“When we started her off, I put her together with an engineer and a producer and an arranger in a top studio, and I chose the songs. She had about 40 or 50 songs and I picked three. And I have a friend of mine who’s an arranger and producer and I gave him the songs and said ‘listen, get this all fixed up, take her in the studio and do these songs as masters, not as demos. I said, ‘I already got demos.'”

Gilmour was busy at the time working on Pink Floyd’s The Dark Side of the Moon, but he was no less determined to help her. Gilmour worked with Bush to get 3-4 solid songs of hers down to get mastered with a producer that Gilmour chose. He added: “So I just spent some time listening to the tapes and doing some demo tapes with her, picked out songs and sent her into a studio, made three masters, which I then took to EMI studios and said, ‘do you want this?’ And they said, yes, we’ll have it, please.'”

“I was kind of busy at the time doing other things, I didn’t really have the time to get deeply involved with it.”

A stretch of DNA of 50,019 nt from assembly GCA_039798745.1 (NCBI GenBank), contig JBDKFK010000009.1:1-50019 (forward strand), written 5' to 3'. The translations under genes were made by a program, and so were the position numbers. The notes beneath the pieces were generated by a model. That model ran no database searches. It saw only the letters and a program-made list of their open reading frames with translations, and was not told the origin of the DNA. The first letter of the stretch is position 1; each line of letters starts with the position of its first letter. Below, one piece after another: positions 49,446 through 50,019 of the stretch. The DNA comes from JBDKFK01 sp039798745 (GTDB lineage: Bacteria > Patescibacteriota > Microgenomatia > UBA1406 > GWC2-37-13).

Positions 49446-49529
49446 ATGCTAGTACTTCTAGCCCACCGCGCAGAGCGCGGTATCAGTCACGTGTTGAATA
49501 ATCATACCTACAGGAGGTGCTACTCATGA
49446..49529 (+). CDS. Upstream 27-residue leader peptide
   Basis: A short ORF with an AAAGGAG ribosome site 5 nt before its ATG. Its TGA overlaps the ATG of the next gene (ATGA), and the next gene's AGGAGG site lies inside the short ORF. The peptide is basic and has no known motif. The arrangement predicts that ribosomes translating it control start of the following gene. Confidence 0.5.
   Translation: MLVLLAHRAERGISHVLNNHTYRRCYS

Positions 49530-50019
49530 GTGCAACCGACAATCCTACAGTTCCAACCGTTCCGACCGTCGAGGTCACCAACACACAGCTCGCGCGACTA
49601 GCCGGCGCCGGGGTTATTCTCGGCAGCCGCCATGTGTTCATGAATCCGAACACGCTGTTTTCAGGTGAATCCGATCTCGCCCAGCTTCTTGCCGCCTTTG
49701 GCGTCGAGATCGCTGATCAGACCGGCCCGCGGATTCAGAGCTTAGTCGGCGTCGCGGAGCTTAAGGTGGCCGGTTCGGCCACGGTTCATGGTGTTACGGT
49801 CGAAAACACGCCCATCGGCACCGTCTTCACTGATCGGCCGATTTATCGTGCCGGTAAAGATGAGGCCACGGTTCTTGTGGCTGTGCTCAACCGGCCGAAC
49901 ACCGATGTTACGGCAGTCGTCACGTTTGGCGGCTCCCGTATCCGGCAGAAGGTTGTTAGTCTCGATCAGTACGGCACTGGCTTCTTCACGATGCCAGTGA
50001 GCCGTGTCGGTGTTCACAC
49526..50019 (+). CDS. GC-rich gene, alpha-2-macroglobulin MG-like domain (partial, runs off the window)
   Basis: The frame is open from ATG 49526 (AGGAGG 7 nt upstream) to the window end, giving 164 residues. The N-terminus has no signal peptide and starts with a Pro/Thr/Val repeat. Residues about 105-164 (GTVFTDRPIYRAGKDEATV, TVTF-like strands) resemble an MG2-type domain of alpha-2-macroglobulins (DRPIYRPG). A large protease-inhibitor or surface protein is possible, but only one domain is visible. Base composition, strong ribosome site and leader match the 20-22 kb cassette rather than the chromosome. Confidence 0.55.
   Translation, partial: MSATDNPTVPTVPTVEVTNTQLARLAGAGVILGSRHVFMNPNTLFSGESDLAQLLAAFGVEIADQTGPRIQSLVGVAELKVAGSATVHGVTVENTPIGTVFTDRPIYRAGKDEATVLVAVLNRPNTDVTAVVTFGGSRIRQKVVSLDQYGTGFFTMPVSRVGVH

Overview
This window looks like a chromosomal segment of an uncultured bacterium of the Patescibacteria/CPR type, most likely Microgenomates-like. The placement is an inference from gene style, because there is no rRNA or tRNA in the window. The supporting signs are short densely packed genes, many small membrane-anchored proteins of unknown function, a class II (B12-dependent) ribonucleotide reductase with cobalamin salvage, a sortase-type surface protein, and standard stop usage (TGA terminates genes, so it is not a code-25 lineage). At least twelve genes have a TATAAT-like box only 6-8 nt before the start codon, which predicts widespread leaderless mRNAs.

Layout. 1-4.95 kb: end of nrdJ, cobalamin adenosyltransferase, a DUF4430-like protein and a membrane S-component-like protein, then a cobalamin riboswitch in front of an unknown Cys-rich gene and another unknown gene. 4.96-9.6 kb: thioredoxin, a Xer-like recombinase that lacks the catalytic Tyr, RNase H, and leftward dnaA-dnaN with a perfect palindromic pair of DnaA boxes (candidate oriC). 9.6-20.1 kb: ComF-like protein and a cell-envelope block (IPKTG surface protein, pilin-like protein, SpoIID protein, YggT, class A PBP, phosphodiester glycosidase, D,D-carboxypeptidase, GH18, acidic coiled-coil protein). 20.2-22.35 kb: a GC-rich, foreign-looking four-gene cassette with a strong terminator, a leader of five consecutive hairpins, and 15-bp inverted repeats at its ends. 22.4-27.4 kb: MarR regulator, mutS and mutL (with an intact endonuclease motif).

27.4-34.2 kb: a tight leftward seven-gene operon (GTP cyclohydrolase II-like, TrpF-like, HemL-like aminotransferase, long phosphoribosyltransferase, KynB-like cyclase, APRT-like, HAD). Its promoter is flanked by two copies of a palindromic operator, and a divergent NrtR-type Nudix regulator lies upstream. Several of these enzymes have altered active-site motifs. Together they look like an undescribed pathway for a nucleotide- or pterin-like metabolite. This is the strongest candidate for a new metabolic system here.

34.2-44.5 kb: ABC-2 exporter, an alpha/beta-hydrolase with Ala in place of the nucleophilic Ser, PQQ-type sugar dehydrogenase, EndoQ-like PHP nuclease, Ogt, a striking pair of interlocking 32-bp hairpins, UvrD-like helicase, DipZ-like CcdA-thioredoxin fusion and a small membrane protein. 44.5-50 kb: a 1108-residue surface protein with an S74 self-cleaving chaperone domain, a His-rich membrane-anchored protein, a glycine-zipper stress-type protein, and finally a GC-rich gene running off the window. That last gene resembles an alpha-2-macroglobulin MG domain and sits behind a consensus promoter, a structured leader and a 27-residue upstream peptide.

While Gilmour struck gold with discovering Bush, things wouldn’t exactly go off without a hitch with EMI.

Pink Floyd’s David Gilmour played a big part in discovering Kate Bush. (Credit: David Gilmour)

Was Kate Bush too young to release her debut record?

The rumour, as Gilmour put it to rest sometime later, was in fact, false. While Gilmour pretty much set everything up perfectly; he paid for the recording time; he picked the three right songs from Bush’s 40 songs at the time; he found a producer and an arranger to help her record – all EMI had to do was step in, take over for Gilmour, and hit it home.